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The IAU Symposium 390, A multi-point view of the Sun: advances in solar observations and in space weather understanding will be held during the XXXII IAU General Assembly in Cape Town, South Africa, on Aug 6-8, 2024.

The aim of the Symposium is to provide an overview of the results obtained by space- and ground-based observatories that have been recently come into operation, which study the Sun and the heliosphere from different vantage points.
The new science enabled by the multi-point of view approach will bring together the solar and the space weather scientific communities for further coordinating exploration and research effort. In this aspect, the focus will be on how the magnetic field and the solar wind shape the solar corona and the heliosphere, and what is the influence of  solar activity and of the dynamic and eruptive Sun on the heliosphere and the environments of the Earth and other planets.

Key Topics

The Sun from a multi-viewpoint perspective: synergies of the multi-point of view approach, and new challenges in our physical understanding of our star:

Mature results from the new space and ground-based observatories;

Magnetic and solar wind connectivity from the photosphere to the heliosphere;

The dynamic Sun: the physics of the dynamical corona and eruptive events

How do the Sun and heliosphere contribute to determine space weather? Awareness, science of forecasting, and data access:

The active Sun: global collaboration in space weather forecasting

Cross-disciplinary open-data frameworks in space weather

Machine learning techniques for handling large data volume for solar physics and space weather

Toward a 4π view of the Sun : new ground-based and space observatories, data centers, and space weather facilities

Aim of the Symposium

Never before has the study and monitoring of the Sun and the heliosphere been able to take advantage of so many observatories, both space- and ground-based. In particular, the unique opportunity of studying the Sun from different vantage points is now being exploited with two major flagships missions: the NASA Parker Solar Probe (PSP) encounter mission, launched in 2018, and the ESA/NASA Solar Orbiter launched in 2020.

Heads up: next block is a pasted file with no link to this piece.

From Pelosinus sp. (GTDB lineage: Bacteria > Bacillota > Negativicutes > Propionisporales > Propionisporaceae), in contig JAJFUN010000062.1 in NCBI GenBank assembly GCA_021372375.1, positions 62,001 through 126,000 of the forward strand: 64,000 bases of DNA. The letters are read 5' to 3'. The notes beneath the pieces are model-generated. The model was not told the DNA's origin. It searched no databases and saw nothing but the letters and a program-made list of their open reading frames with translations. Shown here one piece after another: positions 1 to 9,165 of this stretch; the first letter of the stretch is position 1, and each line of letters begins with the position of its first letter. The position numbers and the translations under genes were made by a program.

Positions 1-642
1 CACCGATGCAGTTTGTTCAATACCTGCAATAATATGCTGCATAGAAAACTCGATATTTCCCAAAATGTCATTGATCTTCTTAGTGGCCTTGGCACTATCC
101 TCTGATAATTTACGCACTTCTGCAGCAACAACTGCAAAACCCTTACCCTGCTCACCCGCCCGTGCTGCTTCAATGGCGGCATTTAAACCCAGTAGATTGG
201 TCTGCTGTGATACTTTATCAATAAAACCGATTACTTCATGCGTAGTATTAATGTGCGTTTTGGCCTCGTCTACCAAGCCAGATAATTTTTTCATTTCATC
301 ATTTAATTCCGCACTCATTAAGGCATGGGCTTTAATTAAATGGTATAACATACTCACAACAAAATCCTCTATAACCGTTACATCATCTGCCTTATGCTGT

The space fleet will be further enriched by the Chinese Advanced Space-based Solar Observatory (ASO-S) that was launched in October 2022 and placed in Sun-synchronous orbit, and by the Indian Aditya-L1 to be launched in 2023 and positioned into orbit around the L1 point. 

All these spacecraft will be fully operative by 2024 and, together with older space assets still functioning, like SOHO, Hinode, IRIS, SDO, Stereo A and Proba-2, will explore the Sun from the interior to the heliosphere with both remote sensing and in situ instrumentation and from different points-of-view, enabling 3D diagnostic techniques for magnetic field measurements and the dynamics of the eruptive events. 

All the space assets will be working in synergy with the many ground based observatories, including the largest ever optical/NIR telescope, the 4-meter Daniel K Inouye Solar Telescope (DKIST), the Upgraded Coronal Multi-channel Polarimeter (UCoMP) as well as radio telescopes like LOFAR, ALMA, MWA and ASKAP.     

It is now time to show how the coordinated efforts put in by the international communities and the national and international funding agencies in this first part of the century have yielded a large return in terms of knowledge of our star, through a multi-messenger, multi-point view of the Sun, including in situ measurements of the solar wind and energetic particles, together with magnetic and electric fields and waves.

Observations will be compared and contrasted with state-of-the-art numerical simulations, which in the last decade have greatly advanced our understanding of the aforementioned science questions in both solar physics and space weather, and form the basis of most space weather predictions. For instance, data-driven radiative magnetohydrodynamic simulations and particle-in-cell simulations have proven to be instructive and complementary to observations.

Coordinating division

Division E - Sun and heliosphere


Supporting Divisions: B ( Facilities, Technologies and Data Science), C (Education, Outreach and Heritage)

Supporting Commissions: E1 (Solar Radiation and Structure), E2 (Solar Activity), E3 (Solar Impact throughout the Heliosphere)

Supporting Inter-Division B-E WG (Coordination of Synoptic Observations of the Sun)

CTICC, Cape Town, South Africa